My Approach to Helping
At the intersection of relationships, communication and personal growth is where I tend to work with people.
While I work with a variety of issues, I specialize in helping parents reconnect with their estranged adult children.
If your relationship with your adult child or children is in trouble, you're not alone. About one in every five families will experience some kind of estrangement within their ranks.
When your adult son or daughter won't talk to you, it can be excruciating for parents. Sometimes only one parent is cut off, while the other ends up in the middle, trying to juggle both relationships without feeling disloyal.
Everyone in the family, including grandchildren, suffers when this kind of estrangement happens.
Is this is all your fault, or is it all your child's fault?
The answer is No. My approach to this painful problem offers compassion to everyone and assigns blame to no one. As long as the focus is on "Who's to blame?", the relationship can't be mended. It's frozen forever in this sad, intolerable state.
I offer sincere, positive emotional support and practical suggestions for parents who are tired of trying to figure out who's to blame and are ready for personal healing and growth, no matter what.
If you want to reconcile with your child, or if you need to feel whole again even if the worst happens and they never come back, please contact me today for a free initial consultation in Denver.
To learn more about my approach, and for other resources for estranged parents, please visit reconnectionclub.com, my website for parents.
More Info About My Practice
In addition to providing counseling services for parents, I also speak to organizations and groups about family estrangement in particular, and communication in general.
My Therapy Focus
I founded the Reconnection Club website, an online community and information hub for parents of estranged adult children.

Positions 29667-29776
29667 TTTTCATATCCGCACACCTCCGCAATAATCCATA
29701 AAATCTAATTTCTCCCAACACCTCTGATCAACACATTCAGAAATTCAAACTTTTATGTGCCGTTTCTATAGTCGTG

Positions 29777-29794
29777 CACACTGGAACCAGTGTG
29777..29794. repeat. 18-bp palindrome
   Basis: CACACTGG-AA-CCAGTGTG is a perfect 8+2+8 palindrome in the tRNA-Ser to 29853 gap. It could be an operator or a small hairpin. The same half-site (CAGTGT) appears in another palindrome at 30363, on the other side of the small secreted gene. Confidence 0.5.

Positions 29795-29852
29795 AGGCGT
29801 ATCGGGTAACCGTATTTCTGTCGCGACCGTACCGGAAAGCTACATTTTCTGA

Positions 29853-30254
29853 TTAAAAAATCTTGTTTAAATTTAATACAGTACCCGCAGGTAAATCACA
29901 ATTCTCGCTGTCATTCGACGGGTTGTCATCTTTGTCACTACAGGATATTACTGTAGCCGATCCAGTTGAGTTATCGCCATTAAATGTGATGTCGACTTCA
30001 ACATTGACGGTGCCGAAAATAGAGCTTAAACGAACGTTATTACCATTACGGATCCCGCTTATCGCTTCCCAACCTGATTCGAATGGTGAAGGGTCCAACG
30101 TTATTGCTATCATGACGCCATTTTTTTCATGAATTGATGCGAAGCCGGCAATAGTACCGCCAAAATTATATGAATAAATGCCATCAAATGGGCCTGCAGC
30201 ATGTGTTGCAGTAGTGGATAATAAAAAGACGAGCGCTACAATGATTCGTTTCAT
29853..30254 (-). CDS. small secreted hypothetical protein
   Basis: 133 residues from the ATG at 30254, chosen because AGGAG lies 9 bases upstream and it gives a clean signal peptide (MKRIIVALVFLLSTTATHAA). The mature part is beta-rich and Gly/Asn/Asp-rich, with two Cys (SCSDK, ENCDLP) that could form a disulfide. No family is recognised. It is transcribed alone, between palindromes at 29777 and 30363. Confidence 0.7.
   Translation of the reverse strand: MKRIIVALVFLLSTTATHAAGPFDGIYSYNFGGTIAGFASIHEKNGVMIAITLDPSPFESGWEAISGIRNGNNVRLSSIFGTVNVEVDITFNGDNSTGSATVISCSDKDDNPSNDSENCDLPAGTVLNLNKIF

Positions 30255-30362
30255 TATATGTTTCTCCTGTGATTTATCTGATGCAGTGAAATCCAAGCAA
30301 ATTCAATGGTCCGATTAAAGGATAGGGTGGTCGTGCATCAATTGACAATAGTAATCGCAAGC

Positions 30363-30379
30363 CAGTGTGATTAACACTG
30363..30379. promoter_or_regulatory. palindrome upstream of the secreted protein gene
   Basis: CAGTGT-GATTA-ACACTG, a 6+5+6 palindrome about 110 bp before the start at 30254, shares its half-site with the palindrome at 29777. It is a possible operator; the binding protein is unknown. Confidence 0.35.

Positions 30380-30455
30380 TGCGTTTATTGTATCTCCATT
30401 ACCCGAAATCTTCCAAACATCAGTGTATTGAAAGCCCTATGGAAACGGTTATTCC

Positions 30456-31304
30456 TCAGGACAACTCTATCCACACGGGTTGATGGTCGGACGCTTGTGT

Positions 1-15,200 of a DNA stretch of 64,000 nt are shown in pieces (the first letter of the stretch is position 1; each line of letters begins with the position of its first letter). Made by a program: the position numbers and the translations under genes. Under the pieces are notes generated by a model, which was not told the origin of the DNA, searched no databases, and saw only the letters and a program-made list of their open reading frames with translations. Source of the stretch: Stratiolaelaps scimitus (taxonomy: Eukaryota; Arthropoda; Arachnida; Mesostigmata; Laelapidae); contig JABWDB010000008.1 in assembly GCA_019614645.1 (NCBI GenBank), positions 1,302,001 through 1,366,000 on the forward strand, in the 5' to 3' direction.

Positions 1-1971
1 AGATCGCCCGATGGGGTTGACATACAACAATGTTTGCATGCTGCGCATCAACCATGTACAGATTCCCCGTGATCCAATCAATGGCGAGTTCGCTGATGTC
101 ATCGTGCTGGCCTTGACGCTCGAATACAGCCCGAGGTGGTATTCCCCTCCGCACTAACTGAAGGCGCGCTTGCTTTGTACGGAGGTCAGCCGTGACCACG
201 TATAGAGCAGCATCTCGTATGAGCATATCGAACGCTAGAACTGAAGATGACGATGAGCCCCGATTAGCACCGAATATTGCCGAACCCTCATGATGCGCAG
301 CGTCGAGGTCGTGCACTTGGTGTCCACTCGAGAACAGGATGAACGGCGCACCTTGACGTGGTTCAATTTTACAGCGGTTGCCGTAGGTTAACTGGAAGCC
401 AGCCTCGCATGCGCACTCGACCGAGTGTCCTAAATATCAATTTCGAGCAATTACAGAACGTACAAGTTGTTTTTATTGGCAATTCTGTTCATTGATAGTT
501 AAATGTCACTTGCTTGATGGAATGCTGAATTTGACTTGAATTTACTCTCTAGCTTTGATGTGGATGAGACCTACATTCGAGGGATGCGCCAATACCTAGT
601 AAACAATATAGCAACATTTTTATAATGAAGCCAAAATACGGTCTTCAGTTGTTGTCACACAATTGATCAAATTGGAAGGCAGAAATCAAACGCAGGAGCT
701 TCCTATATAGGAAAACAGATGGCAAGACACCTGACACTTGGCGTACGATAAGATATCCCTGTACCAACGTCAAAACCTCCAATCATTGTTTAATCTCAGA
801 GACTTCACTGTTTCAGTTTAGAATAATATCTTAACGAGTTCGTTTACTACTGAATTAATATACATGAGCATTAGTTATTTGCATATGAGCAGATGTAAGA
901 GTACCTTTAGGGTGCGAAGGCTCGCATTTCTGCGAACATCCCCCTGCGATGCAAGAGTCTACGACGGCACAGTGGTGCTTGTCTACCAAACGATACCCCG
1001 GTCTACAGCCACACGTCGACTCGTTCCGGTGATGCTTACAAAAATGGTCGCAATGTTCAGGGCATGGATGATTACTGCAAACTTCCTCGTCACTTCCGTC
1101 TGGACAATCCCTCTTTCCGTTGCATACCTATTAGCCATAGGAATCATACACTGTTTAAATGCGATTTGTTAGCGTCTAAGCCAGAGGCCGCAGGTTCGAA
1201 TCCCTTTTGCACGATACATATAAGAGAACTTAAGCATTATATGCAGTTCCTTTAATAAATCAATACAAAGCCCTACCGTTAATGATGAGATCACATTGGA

The Club's focus is on helping parents gain tools and skills so they can reconnect not only with their children, but with themselves.
Learn more at reconnectionclub.com.
On the Fence About Going to Therapy?
If you're reluctant to try therapy, you are not alone! I'm guessing you might be split right down the middle: You feel like talking to someone about what's bothering you, but at the same time, you're just not sure...
Your decision about therapy is a personal one, and I support you in making the choice that's right for you at this time. You can always change your mind and do it later if you skip it for now.
But maybe you've thought about it many times before. You're tired of hurting so much, so often, and you don't want to put it off anymore.
Many potential therapy clients are deeply concerned about opening an emotional can of worms that they won't be able to control, let alone put back again.
That concern, andor your ambivalence, is a perfectly good starting point for therapy, if you decide to go for it. In therapy, you are in charge. You don't have to talk about anything you don't want to. You decide how much to share, and when. You do therapy; therapy isn't done to you.
I'd like you to accept your ambivalence as not just an annoying obstacle; it's a part of you, speaking to you. And that part needs and deserves to be heard.
Just spending some time exploring and honoring your ambivalence can provide some relief from the tension of painful feelings. You will get to know yourself a little better, and in doing so, move toward accepting yourself for who you really are - ambivalence and all!
Had a Negative Therapy Experience?
I am truly sorry that therapy was disappointing or - I hope this wasn't the case - even hurtful to you. When someone has a bad experience with therapy, to me it's like hearing that they choked on chocolate; it's terrible to think that something so positive has been permanently ruined for someone. I really am sorry to hear that your experience was anything but beneficial.
I was a therapy client long before I was a therapist, and I know how important it is to feel accepted, understood, cared for and productive in therapy. Because I was lucky enough to find a wonderful therapist, I'm a strong believer in the power of therapy. With the right combination of therapist and client, therapy is the most powerful tool for change I know. The trick is to find the right therapist for you. Someone you can form a therapeutic alliance with. Someone you can develop trust with.
My therapist helped me feel understood and accepted. I carry these feelings with me now, even many years later. The changes that happened for me in therapy were so important and life-changing that they inspired me to become a therapist myself. I know that therapy works, because it worked for me. I would love it if you could have a similar experience, and if you're at all interested in trying again, I hope you'll give it a whirl. "With great risk comes great reward."